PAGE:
Rice hopes that she and Walli and Boertje-Obed will be able to convince a Tennessee jury that the true criminal act at Y-12 is the production of weapons of mass destruction, not a symbolic gesture by three activists armed with flashlights and bolt cutters. There is some hopeful precedent. In 2006, an Irish jury acquitted four peace activists who used hammers to inflict damage on a U.S. military plane en route to the war in Iraq. In 2010, a magistrate in Australia delivered a not guilty verdict to activists who trespassed onto an air base. Other peace demonstrators have persuaded juries that their civil disobedience was justified by their message.
But Rice realizes that kind of outcome is far from guaranteed, and she appreciates the consequences of a lengthy sentence. Rice was close friends with Sister Jackie Hudson, who fell fatally ill in 2011 while serving a prison term for anti-war civil disobedience. Among the items Rice, Walli, and Boertje-Obed carried onto the Y-12 base were white roses, a commemoration of The White Rose nonviolent resistance to Adolph Hitler in Nazi Germany. The leaders of the White Rose movement were executed.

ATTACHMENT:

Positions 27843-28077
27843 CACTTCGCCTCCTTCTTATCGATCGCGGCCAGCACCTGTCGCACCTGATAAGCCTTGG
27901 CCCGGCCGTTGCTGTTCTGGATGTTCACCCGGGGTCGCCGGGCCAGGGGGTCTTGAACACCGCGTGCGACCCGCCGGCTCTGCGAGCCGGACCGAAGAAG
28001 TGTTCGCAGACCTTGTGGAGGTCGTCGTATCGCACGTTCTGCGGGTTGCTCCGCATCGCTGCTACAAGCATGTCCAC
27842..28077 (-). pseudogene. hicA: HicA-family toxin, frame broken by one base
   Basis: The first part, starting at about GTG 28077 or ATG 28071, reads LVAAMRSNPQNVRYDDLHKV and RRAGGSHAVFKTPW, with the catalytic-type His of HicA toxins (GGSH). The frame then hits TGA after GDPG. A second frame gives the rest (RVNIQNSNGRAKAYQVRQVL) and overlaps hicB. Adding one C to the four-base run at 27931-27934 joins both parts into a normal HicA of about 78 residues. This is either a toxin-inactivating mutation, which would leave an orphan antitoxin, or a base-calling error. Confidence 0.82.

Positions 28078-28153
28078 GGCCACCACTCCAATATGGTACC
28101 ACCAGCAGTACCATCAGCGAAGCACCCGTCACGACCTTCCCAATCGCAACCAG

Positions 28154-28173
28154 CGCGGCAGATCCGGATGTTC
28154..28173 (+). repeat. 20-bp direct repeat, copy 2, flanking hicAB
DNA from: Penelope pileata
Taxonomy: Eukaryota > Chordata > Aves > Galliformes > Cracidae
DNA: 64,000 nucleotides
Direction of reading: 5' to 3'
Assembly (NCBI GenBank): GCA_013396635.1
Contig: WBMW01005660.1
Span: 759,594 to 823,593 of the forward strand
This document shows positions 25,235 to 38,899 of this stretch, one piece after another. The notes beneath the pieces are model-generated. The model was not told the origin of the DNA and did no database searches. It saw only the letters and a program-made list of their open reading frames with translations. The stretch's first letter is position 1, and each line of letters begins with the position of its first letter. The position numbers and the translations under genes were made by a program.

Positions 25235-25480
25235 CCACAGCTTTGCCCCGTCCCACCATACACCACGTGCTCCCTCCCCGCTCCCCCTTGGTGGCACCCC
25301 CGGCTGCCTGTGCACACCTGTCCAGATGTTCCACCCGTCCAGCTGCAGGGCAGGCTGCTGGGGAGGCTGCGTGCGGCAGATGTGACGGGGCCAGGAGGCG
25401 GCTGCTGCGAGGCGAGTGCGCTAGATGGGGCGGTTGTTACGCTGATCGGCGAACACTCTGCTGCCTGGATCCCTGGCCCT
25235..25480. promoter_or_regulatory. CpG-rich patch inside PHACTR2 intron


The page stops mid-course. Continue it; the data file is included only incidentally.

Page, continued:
“I feel blessed to be able to devote my life to exposing the criminality of nuclear weaponry,” Rice says. Soon, a Tennessee jury and judge will decide whether the rest of that life will be spent behind bars.
Fran Quigley is clinical professor and director of the Health and Human Rights Clinic at Indiana University McKinney School of Law.